Recently, there has been a lot of misinformation circulating about “shedding” of the spike protein from those who are vaccinated with an mRNA-based COVID-19 vaccine (Pfizer-BioNTech, Moderna). False claims include that this “shedding” is causing the unvaccinated to become sick with COVID-like symptoms or experience changes in menstrual cycles. The Michigan Department of Health and Human Services made this the topic of last week's Education Corner series to address this important topic, as well as provide some talking points and resources on this issue.
Question: Do COVID-19 vaccines cause viral shedding?
NO! COVID-19 vaccines cannot give someone COVID-19 as the vaccines do NOT contain live virus. There isn’t a biological path for a vaccinated person to “shed” the COVID-19 virus spike protein to those around them.
First, the term “shed” was used in the early days of the pandemic to describe people transmitting or emitting coronavirus particles, when they were infected with SARS-CoV-2, the virus that causes COVID-19. The term “shed” was used as the scientists would measure “viral shedding” to try and pinpoint the time when sick individuals are the most infectious. The study of viral shedding is helpful to understand how infectious diseases spread, and it is necessary in determining appropriate actions needed for virus mitigation. Although the term “shedding” has been used to study the virus, this does not apply to COVID-19 vaccines.
The COVID-19 vaccines do not contain the live virus that causes COVID-19; therefore, they cannot make someone sick with COVID-19. During a COVID-19 infection, the entire virus is produced, but the COVID-19 vaccines only introduce nucleic acid related to one viral protein, the spike protein, so no other genes or proteins are available to produce viral particles. The COVID-19 vaccines give instructions to teach the cells in the body how to make that one viral protein, or even just a piece of protein. This triggers an immune response inside the body. After the protein piece is made, the cell breaks down the instructions and gets rid of them.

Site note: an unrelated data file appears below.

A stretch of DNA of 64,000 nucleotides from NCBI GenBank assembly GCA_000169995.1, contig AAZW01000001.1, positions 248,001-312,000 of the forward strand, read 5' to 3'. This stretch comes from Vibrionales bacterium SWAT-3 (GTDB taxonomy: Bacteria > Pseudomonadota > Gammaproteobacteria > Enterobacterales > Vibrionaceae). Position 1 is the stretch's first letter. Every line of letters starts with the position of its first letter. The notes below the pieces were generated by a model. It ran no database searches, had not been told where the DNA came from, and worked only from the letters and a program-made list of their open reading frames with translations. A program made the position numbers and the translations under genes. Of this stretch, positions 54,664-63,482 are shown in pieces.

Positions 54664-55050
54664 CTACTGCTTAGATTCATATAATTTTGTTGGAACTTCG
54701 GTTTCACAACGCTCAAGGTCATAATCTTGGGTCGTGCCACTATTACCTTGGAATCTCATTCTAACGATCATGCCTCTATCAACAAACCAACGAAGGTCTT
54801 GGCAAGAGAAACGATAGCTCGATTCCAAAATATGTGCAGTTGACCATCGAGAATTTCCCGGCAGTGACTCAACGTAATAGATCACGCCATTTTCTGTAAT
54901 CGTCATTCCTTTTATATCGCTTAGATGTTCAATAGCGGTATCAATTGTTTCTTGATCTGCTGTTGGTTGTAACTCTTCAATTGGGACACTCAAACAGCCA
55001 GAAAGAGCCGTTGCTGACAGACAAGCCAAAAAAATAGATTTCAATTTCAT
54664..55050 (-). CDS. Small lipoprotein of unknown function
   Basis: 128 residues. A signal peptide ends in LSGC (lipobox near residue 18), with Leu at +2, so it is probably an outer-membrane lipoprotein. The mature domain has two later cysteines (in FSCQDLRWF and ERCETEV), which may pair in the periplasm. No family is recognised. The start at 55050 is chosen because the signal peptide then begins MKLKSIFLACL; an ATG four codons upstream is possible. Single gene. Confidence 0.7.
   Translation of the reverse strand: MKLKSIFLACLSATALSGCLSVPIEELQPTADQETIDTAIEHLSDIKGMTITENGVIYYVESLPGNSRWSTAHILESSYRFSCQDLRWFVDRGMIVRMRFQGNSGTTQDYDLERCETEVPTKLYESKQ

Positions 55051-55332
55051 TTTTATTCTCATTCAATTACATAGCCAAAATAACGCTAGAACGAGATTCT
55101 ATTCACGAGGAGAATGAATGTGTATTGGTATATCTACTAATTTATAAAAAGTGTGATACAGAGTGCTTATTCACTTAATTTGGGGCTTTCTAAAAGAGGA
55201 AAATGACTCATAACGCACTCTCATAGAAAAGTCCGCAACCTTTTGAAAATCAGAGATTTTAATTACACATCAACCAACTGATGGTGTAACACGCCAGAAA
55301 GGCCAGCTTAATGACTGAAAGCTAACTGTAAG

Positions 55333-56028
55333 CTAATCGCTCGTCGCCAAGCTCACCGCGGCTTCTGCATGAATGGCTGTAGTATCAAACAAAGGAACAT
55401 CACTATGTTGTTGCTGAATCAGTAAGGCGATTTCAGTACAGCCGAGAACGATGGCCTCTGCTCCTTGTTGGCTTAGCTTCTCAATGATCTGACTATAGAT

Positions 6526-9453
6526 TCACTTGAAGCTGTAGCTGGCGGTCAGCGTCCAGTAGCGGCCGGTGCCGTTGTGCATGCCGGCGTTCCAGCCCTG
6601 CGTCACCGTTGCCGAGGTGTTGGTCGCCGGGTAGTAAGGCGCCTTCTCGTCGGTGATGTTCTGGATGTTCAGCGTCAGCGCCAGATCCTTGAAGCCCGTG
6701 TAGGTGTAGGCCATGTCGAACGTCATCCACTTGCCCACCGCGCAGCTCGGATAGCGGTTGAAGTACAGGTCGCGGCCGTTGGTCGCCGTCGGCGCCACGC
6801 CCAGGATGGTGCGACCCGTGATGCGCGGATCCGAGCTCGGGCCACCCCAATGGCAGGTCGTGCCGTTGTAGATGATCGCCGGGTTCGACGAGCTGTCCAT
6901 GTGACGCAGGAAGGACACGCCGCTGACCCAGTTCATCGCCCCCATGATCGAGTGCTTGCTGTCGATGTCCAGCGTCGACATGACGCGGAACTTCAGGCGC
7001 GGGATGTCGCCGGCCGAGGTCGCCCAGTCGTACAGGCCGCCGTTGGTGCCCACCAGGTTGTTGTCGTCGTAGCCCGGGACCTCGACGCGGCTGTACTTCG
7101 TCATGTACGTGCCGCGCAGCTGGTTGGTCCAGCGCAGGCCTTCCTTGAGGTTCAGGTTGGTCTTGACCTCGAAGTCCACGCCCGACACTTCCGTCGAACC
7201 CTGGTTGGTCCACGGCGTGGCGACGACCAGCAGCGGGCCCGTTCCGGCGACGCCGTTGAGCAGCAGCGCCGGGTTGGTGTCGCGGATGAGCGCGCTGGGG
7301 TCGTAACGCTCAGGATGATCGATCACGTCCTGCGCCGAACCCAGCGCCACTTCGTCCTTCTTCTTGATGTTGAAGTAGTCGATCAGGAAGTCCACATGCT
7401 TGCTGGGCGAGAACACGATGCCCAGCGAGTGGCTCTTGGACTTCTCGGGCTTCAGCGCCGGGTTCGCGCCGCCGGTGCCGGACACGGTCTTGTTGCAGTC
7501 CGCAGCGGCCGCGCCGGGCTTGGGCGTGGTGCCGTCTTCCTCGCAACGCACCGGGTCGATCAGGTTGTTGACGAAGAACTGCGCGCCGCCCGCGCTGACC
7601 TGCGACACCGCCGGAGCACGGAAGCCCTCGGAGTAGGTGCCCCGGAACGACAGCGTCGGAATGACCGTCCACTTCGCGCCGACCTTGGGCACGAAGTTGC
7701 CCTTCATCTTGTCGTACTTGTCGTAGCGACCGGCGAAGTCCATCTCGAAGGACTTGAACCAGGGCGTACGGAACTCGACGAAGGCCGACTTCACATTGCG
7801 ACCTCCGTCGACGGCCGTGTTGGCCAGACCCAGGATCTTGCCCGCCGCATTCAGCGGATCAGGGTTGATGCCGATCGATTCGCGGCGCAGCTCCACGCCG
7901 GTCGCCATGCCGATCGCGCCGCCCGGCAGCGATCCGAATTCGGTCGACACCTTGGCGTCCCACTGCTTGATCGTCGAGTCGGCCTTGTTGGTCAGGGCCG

- The Pfizer-BioNTech and Moderna COVID-19 vaccines use a chemical messenger, or mRNA, to tell people’s cells to make proteins that mimic the outer surface of COVID-19 virus without replicating like the actual virus.
- The Janssen, Johnson & Johnson vaccine uses a weakened version of a harmless adenovirus to deliver instructions to cells to make coronavirus spike proteins that cannot replicate.
The body’s cells do not have the directions to make the whole COVID-19 virus. Therefore, it is impossible for the vaccines to result in the production of infectious virus particles.
In addition, when a person is infected with COVID-19, replication starts in the nasal cavity. If the immune system is unable to control replication, the virus may spread to other parts of the body and infect cells in other locations. This is why some people may be asymptomatic at the beginning, but then after about a week, they get more severely ill. The mRNA and adenovirus-vector vaccines are processed near the injection site, so the spike protein is never in an area of the body from which it could be shed, such as the nose.
For these reasons, viral shedding can occur when someone is infected with the virus that causes COVID-19 but getting a COVID-19 vaccine does not cause viral shedding.
If you have any questions regarding COVID-19 vaccination, you may always reach out to us at CHECCimms@michigan.gov.